Thailand to get its first British University

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Malcolm McVicar, vice-chancellor and president of the University of Central Lancashire (UCLan), has spent the past three to four years nurturing a project to open a full-scale campus in Thailand.
“This will be the first British university here. We chose Thailand because the country is a good centre to reach other parts of the region and is also an attractive place for European students to study in Asia.”
“Thailand’s policy is to establish the country as a regional centre for education. This means a significant expansion of facilities to attract students from around the world.”
“We plan to provide a total ‘British university’ experience here for graduate and post-graduate studies with a range of programmes taught in English – the same programmes we deliver in the UK. It’s not our first international campus as we’re going to open our new campus in Cyprus in about one month’s time.”
“Here in Thailand, we are required by Thai law to have a local partner so we’ve established a 51/49 per cent joint venture. The campus will be situated about 20 miles [32 kilometres] from Bangkok in Samut Sakhon province next to the golf course and housing estate of Best Group of Companies, our Thai partner.”

“Besides teaching, there will be research and other facilities at the Thai campus. More importantly, there will be linkages with industries and businesses as universities have a key role to play in economic generation and helping the Thai economy to get stronger.”
“Uclan dates back to 1828. It was an institute in those days. It became a polytechnic in the early 1970s and a full university about 20 years ago. Now, we have about 35,000 students, with a lot of international students from China, India, Pakistan and Thailand.”
“We have some good students from Thailand, particularly in fashion and design. We will focus on providing English programmes, IT, engineering, business management, fashion and design. The initial programmes will be tailored to meet the Thai and regional economic requirements.”
“We will not compete with Thai universities, but complement them as we want to offer the British experience with programmes taught by a mixture of local and UK staff so students can study at a British university without leaving Thailand.”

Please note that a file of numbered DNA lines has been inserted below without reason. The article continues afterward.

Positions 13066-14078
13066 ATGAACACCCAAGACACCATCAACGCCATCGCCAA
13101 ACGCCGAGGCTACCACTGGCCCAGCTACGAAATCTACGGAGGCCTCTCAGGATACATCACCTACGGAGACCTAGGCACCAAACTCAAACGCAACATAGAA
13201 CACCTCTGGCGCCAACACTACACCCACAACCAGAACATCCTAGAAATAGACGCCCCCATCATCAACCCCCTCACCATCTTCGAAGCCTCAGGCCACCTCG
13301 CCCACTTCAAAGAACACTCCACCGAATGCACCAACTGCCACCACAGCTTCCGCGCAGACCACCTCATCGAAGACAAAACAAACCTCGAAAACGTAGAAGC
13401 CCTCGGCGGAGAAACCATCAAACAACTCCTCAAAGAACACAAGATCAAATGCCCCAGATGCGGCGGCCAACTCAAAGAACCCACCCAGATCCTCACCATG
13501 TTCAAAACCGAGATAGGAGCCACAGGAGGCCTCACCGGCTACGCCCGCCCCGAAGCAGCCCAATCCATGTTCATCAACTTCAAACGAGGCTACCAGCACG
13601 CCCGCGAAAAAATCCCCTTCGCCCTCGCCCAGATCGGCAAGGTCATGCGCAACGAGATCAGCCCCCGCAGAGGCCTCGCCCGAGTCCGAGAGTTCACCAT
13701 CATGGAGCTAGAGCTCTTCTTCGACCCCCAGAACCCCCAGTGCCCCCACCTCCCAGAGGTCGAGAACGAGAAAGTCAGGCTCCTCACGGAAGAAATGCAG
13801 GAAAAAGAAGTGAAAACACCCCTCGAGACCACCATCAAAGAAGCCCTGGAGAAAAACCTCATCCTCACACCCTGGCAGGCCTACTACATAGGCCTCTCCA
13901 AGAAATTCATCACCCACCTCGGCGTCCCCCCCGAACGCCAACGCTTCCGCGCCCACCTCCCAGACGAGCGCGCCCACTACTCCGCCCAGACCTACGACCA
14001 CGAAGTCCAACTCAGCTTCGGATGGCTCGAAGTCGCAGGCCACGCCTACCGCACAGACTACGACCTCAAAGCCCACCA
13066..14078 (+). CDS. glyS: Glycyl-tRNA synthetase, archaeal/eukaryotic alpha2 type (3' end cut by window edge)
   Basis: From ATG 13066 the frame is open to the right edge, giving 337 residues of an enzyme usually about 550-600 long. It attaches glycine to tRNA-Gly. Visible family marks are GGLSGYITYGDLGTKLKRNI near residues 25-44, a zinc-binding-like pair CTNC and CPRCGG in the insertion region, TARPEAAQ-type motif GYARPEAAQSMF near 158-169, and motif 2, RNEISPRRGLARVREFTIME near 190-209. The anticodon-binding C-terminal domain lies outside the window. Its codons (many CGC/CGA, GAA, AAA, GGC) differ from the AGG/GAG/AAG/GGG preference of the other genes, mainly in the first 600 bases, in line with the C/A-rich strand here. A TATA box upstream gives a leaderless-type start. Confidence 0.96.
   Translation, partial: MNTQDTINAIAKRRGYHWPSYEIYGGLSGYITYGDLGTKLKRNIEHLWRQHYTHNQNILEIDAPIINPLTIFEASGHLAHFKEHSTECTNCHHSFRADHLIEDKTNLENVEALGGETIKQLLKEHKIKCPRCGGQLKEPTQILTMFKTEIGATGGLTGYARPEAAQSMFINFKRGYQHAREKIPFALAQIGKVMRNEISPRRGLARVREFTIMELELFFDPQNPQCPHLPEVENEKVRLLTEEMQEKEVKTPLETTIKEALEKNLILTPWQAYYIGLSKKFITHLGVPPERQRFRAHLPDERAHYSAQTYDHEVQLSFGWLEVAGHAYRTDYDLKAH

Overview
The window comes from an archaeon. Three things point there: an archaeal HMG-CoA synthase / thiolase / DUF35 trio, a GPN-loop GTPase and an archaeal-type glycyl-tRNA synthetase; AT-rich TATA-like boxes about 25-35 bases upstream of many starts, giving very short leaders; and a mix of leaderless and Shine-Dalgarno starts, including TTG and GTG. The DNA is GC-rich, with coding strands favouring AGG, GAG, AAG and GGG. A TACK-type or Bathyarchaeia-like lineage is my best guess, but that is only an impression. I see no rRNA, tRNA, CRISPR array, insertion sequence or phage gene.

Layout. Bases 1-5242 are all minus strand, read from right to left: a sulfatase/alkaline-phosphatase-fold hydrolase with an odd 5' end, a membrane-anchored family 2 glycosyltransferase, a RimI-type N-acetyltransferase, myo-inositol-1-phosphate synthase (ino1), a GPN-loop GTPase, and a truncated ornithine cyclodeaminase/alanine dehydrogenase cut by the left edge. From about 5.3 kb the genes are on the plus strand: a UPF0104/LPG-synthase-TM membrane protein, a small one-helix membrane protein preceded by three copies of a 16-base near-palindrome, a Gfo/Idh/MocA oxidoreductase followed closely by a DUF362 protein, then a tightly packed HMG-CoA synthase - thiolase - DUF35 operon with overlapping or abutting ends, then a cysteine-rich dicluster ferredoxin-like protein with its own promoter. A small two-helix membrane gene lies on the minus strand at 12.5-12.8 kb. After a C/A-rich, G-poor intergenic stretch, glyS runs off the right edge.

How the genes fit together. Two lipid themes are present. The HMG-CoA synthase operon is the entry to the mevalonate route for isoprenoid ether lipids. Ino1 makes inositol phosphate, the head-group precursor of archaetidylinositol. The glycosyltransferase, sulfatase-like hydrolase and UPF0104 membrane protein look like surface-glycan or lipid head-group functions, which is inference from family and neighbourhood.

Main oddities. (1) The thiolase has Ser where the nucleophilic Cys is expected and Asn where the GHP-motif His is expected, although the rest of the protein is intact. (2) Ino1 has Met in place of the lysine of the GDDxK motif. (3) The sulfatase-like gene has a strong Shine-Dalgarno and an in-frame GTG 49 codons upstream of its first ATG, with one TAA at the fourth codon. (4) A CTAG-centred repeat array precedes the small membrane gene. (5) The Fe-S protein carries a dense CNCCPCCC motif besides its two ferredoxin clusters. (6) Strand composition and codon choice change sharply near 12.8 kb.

“The young people who will graduate in the next few years will be working in the global economy so one of the key things they need to have is global experience. We want the students to study a year in Britain, a year in Thailand, and a year in Cyprus.”
“The ability to move from one campus to another in the same courses and the same university will be crucial.”
“In phase one, we want to build a student population of 5,000. Of this number, about 20 per cent will come from Europe, as many have expressed interest in coming here. They know that if they are going to get a good career they have to show international experience.”
“Studying for a year in another country makes them more marketable as a graduate, and Thailand is an attractive place to come and live. Earlier, we looked at Singapore and Malaysia but found they were too crowded with [education] provisions.”
“Over time, I think Thailand can build itself as a first-class higher-education centre, like Singapore and Malaysia. Besides Thailand, we also expect students from other Asean countries to come to our campus in Thailand, such as those from Vietnam, Cambodia, Laos and Myanmar.”
“The fees will be very competitive and much cheaper than going to study in the UK. The project in Thailand will cost Bt1 billion and we have a 49 per cent stake,” he says.



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